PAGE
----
To celebrate the Apollo 13 mission 45 years ago, a Dallas auction house is selling several rare artifacts including a “Lunar Bible” and a plaque featuring a note of thanks to the module maker from one of the astronauts.
The item expected to garner the most interest at the Heritage Auctions event Friday is an assemblage of Apollo 13 material, including the netting ripped from Apollo 13’s Lunar Module “Aquarius.” The collection, with an estimated value of $20,000, also includes a note from lunar module pilot Fred Haise to the lunar module maker, Grumman’s George M. Skurla, in which Haise thanks Skurla for saving the crew’s life.
“My personal thanks for your leadership of the Grumman KSC Team that launched a better than perfect LM-7. Aquarius,” writes Haise, “serving as a lifeboat on the Apollo 13 aborted lunar mission, saved the crew even though pressed beyond design specs.”
The Apollo 13 moon mission was aborted about 200,000 miles from Earth when an oxygen tank exploded on April 13, 1970, causing another tank to fail and seriously jeopardizing the three-man crew’s ability to return home. After the explosion, astronaut Jack Swigert famously said, “Houston, we’ve had a problem here.”
“It truly was America’s greatest, most successful failure,” said Michael Riley, senior historian and cataloger at Heritage Auctions. “Think about that. No lifeguard, no tow truck, no calling for a pick-up. The crew had only their own incredible tenacity, never-say-die attitude and one amazing lunar module to get them back to Earth, hundreds of thousands of miles away. That’s exactly what they did.”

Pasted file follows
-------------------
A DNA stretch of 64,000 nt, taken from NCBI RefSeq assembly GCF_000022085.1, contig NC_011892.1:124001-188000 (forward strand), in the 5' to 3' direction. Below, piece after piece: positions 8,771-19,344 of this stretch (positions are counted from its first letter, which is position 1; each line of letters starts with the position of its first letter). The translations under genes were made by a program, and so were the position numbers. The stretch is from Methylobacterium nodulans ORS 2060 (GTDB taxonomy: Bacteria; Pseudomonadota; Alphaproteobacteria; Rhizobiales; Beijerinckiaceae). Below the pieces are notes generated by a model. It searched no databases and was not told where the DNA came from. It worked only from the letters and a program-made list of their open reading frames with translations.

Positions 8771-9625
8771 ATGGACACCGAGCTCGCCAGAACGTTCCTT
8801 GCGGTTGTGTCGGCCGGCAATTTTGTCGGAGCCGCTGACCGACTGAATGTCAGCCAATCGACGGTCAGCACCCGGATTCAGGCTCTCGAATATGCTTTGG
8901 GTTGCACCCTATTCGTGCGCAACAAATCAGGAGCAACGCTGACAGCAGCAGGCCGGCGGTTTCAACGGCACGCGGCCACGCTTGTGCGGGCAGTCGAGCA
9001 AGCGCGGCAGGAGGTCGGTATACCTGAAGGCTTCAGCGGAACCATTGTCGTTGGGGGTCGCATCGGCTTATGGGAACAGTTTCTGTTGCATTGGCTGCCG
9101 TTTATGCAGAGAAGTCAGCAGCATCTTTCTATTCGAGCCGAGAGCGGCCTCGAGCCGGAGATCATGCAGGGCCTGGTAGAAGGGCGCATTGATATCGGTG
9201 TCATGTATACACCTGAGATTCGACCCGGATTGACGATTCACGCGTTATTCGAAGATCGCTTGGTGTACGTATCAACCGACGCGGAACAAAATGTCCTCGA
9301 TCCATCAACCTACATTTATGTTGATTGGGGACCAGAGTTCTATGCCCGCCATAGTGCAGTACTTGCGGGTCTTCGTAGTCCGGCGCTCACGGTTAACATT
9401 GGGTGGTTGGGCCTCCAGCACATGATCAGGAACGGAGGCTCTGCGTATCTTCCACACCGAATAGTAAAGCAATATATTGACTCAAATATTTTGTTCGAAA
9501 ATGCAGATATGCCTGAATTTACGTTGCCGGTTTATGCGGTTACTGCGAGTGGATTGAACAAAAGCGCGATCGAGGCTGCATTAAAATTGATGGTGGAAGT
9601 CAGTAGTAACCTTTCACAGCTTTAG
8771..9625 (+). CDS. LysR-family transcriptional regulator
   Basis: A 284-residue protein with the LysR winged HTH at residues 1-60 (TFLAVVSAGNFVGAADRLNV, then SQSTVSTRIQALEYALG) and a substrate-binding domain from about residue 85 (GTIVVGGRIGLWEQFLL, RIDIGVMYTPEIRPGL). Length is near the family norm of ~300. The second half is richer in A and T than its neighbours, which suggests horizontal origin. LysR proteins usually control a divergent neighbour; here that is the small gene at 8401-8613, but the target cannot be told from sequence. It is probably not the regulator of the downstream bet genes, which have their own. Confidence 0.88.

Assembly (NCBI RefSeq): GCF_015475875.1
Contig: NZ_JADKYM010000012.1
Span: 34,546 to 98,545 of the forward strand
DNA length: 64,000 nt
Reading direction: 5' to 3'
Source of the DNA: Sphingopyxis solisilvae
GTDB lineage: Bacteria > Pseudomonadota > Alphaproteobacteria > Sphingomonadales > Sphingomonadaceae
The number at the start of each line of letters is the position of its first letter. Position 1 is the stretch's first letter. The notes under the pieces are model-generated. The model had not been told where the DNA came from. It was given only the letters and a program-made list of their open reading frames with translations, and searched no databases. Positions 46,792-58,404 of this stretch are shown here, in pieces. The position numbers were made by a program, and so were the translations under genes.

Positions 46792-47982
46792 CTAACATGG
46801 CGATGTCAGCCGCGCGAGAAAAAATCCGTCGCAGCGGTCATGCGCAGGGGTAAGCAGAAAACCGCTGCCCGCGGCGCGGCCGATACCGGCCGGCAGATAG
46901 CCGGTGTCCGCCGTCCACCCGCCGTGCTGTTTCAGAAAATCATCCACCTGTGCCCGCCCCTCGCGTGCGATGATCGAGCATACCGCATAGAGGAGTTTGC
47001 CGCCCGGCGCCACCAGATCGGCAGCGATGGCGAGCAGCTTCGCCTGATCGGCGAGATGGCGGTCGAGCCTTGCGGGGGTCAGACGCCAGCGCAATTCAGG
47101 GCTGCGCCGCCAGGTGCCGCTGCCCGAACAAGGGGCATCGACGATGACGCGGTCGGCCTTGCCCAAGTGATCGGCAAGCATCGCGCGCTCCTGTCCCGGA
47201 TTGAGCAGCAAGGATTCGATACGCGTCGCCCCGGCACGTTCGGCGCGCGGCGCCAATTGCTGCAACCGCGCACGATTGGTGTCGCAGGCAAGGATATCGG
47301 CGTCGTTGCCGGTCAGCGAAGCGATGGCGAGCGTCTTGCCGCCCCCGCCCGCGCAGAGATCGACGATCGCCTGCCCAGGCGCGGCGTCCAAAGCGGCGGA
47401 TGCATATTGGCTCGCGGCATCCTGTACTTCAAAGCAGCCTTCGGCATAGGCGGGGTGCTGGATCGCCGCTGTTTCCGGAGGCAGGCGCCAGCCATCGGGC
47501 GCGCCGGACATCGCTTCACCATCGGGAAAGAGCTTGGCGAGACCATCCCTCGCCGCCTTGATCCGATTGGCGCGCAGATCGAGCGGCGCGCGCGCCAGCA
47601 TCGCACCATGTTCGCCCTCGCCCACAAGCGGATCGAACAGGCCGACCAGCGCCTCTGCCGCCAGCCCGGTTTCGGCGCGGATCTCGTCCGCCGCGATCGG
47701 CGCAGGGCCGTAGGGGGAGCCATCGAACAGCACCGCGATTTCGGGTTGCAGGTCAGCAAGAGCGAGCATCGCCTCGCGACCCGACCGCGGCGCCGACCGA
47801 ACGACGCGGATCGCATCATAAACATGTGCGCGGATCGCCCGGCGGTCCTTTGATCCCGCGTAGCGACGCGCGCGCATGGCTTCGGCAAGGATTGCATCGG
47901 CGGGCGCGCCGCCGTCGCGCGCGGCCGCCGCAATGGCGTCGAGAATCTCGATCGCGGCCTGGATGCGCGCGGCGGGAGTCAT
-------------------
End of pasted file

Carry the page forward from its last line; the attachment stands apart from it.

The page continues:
Other items to be auction include an Apollo 13 silver Robbins medallion, which was originally in the collection of Swigert and was intended to go to the lunar surface. It has an estimated value of $7,000. There is also a certificate signed by the crew, which includes an American flag that was aboard the mission. It originally came from the personal collection of Lovell and is also valued at $5,000.
There is also the “Lunar Bible” number 14-9, one of only 12 rare and highly sought-after complete 1,245-page microform Bibles created for these Apollo missions. (It was printed in miniature out of necessity, given the size and weight constraints for flight to the lunar surface.) It reached the lunar surface on Apollo 14 with moonwalker Edgar Mitchell. Its estimated value is $75,000.